Children in great need have been let down by the government’s refusal to fund Stand to run its services in Roxburgh.
The closure of the Roxburgh village for vulnerable children has been described as ”desperately sad”.
Yesterday, Stand Children’s Services announced its children’s villages in Roxburgh and Otaki would close.
It would mean the loss of 31 jobs in Roxburgh, about 6% of its population of about 520.
The government has $1 billion to throw into the regional development fund but can’t find $3 million to help vulnerable children and save the jobs of about 6% of the Roxburgh community.
Helping these children and keeping existing jobs would be far better use of the money than anything funded so far.
Stand chief executive Dr Fiona Inkpen said the organisation had been topping up the shortfall in government funding from its own funds for many years but reserves were used up and the organisation would need an extra $3million to keep the villages open.
Dr Inkpen confirmed southern children would be unable to attend the only other South Island Stand village, in Christchurch, as the waiting list was long and only Canterbury children could stay there.
Central Otago Mayor Tim Cadogan said it was a ”desperately sad” day for the children of the lower South Island.
”Even though I anticipated this news coming today, I still feel physically sick reading it. I’ve got to admit that when we got all the way to the top [Prime Minister Jacinda Ardern] last week, and got turned down, I didn’t see how the village could be saved.”
The closure would be a ”huge blow to Roxburgh”, but he had faith the town would survive.
Clutha Mayor and chairman of Local Government Zone 6 Bryan Cadogan, who played a major role in trying to keep the service, said it would mean the withdrawal of the treatment service for the lower South Island.
”I have contacted other organisations who were supposed to pick up the slack and it was an emphatic ‘no’ – they’re stretched like a violin string.”
The government has $1 billion to fund tertiary education for all students, most of whom don’t need it, but it hasn’t got $3 million for children in desperate need of help.
The Prime Minister keeps saying vulnerable children are one of her priorities.
She made a promise to improve their lives and it’s not too late to keep it.
Labour campaigned on policies aimed at improving the lives of children and, once elected, the focus on social policy was heavy: pledges to end child poverty, provide affordable housing, change parts of the welfare system, improve health delivery, lift the incomes of the “working poor”.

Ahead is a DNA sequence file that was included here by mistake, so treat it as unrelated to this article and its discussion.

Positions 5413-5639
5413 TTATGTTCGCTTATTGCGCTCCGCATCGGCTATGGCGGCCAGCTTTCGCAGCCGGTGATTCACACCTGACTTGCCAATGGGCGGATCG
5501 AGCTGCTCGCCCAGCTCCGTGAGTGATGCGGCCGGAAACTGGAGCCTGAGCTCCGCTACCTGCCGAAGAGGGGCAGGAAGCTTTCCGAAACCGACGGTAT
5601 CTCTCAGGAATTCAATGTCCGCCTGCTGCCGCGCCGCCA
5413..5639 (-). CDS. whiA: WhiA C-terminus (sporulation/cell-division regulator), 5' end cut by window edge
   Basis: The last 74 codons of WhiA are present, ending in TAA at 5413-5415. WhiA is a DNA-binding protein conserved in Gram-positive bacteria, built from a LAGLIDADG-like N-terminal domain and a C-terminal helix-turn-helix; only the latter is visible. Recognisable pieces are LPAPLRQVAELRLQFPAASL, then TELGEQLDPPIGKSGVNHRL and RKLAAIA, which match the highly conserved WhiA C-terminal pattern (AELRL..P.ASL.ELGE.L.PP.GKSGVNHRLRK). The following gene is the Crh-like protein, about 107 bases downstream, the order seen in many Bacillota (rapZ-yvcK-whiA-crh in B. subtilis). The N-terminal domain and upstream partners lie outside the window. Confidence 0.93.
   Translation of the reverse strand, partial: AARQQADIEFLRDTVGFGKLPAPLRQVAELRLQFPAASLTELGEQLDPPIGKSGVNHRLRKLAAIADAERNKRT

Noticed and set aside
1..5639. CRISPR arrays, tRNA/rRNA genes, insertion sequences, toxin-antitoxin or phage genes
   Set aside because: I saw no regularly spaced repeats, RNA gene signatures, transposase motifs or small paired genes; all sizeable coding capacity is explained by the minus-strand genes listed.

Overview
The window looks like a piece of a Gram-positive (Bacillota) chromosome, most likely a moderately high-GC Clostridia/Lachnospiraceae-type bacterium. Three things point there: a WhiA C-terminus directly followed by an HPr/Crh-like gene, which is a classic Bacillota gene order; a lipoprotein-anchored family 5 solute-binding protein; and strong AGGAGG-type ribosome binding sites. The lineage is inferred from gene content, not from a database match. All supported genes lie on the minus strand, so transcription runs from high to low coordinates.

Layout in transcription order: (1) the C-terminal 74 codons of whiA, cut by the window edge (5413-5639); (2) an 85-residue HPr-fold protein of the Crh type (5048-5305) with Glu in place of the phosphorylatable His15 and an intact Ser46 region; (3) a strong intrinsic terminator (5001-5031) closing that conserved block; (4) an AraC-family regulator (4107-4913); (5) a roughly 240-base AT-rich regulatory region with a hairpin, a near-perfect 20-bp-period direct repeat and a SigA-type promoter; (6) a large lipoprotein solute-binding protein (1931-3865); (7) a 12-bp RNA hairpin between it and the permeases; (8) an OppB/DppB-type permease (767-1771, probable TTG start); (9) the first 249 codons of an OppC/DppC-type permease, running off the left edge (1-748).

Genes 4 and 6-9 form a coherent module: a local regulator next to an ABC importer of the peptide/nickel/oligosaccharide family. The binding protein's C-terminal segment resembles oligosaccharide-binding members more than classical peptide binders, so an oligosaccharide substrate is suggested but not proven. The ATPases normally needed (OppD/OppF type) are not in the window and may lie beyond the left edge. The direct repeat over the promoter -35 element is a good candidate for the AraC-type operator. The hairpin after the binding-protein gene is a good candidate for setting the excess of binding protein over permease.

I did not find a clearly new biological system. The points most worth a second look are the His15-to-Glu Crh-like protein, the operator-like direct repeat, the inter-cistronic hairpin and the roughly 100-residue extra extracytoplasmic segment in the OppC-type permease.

The Stand Children’s Services Roxburgh children’s village — tasked with changing the lives of vulnerable children who have suffered trauma — is sadly familiar with the social and health ills Jacinda Ardern has pledged to fix.
The village’s possible closure, announced last month because of a shortfall in funding, flies in the face of the promise of social focus from Ms Ardern, and the Prime Minister and Minister for Children, Tracey Martin, came in for harsh criticism at a public meeting held in Roxburgh last week to try to stop the closure of the village.
The Labour-led Government said it was serious about the children of New Zealand, but instead had “fallen at the first fence”, Teviot Valley Community Board chairman Raymond Gunn said. . .
Ms Ardern has been conspicuously silent about the village, refusing to comment about its future, passing the buck instead to Mrs Martin.
Such silence smacked of a “guilty conscience”, Roxburgh staff member and New Zealand Public Service Association delegate Carol Hastie said.
The Government should be revisiting its decision not to bailout the village, and looking harder at what the village provides.
The Roxburgh village helps 380 children a year, and they are some of the nation’s most vulnerable.Luckily, most people cannot imagine the kinds of trauma that means a child needs to be sent to an intensive, residential, wrap-around service such as the Stand children’s village.
But for the children who have ended up there, through no fault of their own, the village can literally change lives.
Ms Ardern’s Government has announced various initiatives with a social focus. These policies will hopefully help some of the root causes that may lead a child to end up in a situation where they require an intensive, residential, wrap-around trauma service.
But why take away that very service?
The Roxburgh children’s village is still needed by the children in the village’s large catchment, which includes everything south of the Waitaki River.
Southern social service agencies have said there is no equivalent to the residential Stand service for the children who need it. . .
The Prime Minister has talked herself up as a champion for children and Shane Jones calls himself the savior of the regions.
The children who need the help of the Roxburgh village and the people who work there don’t need empty words.
They need action and the relatively small amount of money which the government is refusing to provide.